Te Papa Tupu Mentees 2018
L-R: Nadine Anne Hura, Colleen Maria Lenihan, Cassie Hart, Hone Rata, Ataria Rangipikitia Sharman, Shilo Kino

A couple of weeks ago the Te Papa Tupu program held its second workshop. This time it was in conjunction with the National Writers Forum in Auckland. The lead up to it was pretty exciting, we were given a list of sessions and had to choose the ones we wanted to attend. As a new writer, I’ve never attended anything like this, so I wasn’t really sure what to expect, or what to attend. In a way this is freeing, because without knowledge or experience, you can’t really go wrong. Everything is going to be new and have something to learn. So I just chose the sessions I thought would give me some insight into the book I’m writing and the business side of being a writer today.

Before the forum itself we had the opportunity to catch up with our mentors (though this was cruelly interrupted by the vagaries of aircraft mechanical resilience), and to  experience a masterclass with Dr Anita Heiss. Dr Heiss took us through her journey to becoming an author. I was impressed by her tenacity and boldness. Her willingness to put herself out there and write the books that she wanted to write, to tell the stories she wanted to tell and most importantly impart the messages she wanted to impart. She asked us, “What are you trying to say?” And in all honesty, I have no idea. I wrote a story, but it was just a story and I suppose it has themes of a kind. It speaks of family, and friendship, and corporate greed, and the dangers of a society run by and for commercial aims. But not deliberately, and not in a considered way. Just accidentally.

I was left with so much to think about.

I travelled with my fellow mentee and friend Cassie (Hart). In this, I am super lucky, because I always have someone with me who I know. A comfort in challenging and nervous times. Someone who I can turn too, and who will make sure I get to the airport on time. So, after the workshop, we went to the registration night, and it was amazing. We were early (because Cassie), so we got to see most of the other attendees arrive.  Just seeing this community of authors come together was amazing. Watching the room, I could see the camaraderie in the group. Old friends coming together, hugs and smiles, handshakes and kisses on the cheek. It was encouraging to just be a spectator in this group of authors and aspiring authors. To see this fabulously eclectic group congregate. Before too long our fellow mentees and mentors arrived and it was my turn to smile, and hug, and shake hands and kiss cheeks.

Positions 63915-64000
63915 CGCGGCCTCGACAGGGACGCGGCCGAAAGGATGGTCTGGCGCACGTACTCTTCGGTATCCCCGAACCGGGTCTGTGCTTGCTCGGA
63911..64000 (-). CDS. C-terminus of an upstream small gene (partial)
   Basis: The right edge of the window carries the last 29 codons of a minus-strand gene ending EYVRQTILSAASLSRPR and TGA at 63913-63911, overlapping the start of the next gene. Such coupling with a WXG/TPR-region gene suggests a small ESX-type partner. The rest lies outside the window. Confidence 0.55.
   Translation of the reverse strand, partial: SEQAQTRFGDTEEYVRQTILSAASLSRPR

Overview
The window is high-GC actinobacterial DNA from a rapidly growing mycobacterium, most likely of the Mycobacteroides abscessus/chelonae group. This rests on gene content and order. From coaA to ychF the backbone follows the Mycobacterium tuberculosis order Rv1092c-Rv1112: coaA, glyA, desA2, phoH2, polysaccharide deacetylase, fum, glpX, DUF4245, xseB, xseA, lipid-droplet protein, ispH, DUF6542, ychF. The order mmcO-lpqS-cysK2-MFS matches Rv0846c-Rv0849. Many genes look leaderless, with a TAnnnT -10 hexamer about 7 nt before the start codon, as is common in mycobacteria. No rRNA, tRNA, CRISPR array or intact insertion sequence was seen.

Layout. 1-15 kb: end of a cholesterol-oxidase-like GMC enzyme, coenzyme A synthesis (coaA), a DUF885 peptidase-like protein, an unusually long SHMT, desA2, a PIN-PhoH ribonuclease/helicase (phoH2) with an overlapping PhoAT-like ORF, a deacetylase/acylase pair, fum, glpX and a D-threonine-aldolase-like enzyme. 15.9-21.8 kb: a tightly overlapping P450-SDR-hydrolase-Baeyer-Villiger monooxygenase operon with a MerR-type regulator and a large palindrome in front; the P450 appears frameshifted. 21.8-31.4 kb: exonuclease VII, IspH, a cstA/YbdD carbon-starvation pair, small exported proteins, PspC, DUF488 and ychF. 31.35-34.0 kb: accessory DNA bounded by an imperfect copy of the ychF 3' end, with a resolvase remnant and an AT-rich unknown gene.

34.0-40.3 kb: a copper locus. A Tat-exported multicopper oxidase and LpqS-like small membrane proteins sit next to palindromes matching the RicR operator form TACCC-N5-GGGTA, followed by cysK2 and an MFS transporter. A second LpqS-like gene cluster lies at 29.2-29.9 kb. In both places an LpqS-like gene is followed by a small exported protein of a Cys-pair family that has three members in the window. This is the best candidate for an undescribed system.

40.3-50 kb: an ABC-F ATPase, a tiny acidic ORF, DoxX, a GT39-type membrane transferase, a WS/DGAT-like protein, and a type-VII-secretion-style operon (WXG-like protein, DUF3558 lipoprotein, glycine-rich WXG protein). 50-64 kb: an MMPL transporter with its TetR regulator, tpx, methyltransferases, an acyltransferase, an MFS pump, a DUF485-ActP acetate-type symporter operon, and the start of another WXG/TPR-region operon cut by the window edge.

Over the next few days, I attended workshops on Writing Short (Pip Adam, straight up the most fun and engaging presenter of a workshop I’ve ever had the pleasure of witnessing), writing for Young Children (Kyle Mewburn, an artist of fart jokes and how to properly apply them for different ages). I attended lectures on the business of writing and getting published and promoted. I also attended a keynote by John Marsden that I never wanted to end. I could happily have spent the whole day listening to this wonderful storyteller talk. I attended a panel on writing YA that was full of sage advice and such inspiration. I was equally inspired by Lani Wendt Young’s journey and her experiences with self-publishing.

But equal to the content provided in the workshops was the times between them, where I’d meet back up with this amazing collection of authors that are my fellow mentees. We’d share stories, and inspiration, and crispy duck. I also met new people, other authors on the same journey I was on. I shared the love of story, and character, and verse, and lyrics. I found a tribe I never knew I was a part of. And even after long days,I was energised, returning to my room to write, and to try to integrate some of what I’d learned during the day into my own work.

I left this weekend energised and invigorated. Awash with ideas and inspiration. And almost immediately slumped.The writing was hard. The challenges seemingly insurmountable. Life was full of other demands on my time and distractions. It was really hard, but I wasn’t alone. Because there is a Facebook group I can turn too. Set up by Cassie (who else?) at the start, it’s a place all the mentees can get together and share the trials and triumphs being a part of Te Papa Tupu presents. And here I found that a couple of the others were feeling the same way. I was not alone. I was quiet thought this time, I didn’t post much, but it was reassuring to read their conversations.

So here I am, finally back on the horse and finally applying the inspiration and learning I picked up to the words that are, for today at least, flowing out onto the page. I know I would have gotten back to this eventually. I’ve had slumps before and muddled through. But I also know that I wouldn’t be here yet if it wasn’t for the support of the tremendous wāhine I’m lucky enough to share this journey with. It is their passion, their energy and their wisdom that is on these pages as much as it is mine.


Hone Rata (Ngāti Maniapoto, Ngāti Ruanui, Taranaki) is an aspiring author currently embroiled in the fraught journey that is preparing his first novel for publishing. Hone is pleased to have been selected for the 2018 Te Papa Tupu writing programme. He is excited to learn new skills and apply them to his novel.

Leave a Reply

Fill in your details below or click an icon to log in:

WordPress.com Logo

You are commenting using your WordPress.com account. Log Out /  Change )

Google+ photo

You are commenting using your Google+ account. Log Out /  Change )

Twitter picture

You are commenting using your Twitter account. Log Out /  Change )

Facebook photo

You are commenting using your Facebook account. Log Out /  Change )

Connecting to %s

This site uses Akismet to reduce spam. Learn how your comment data is processed.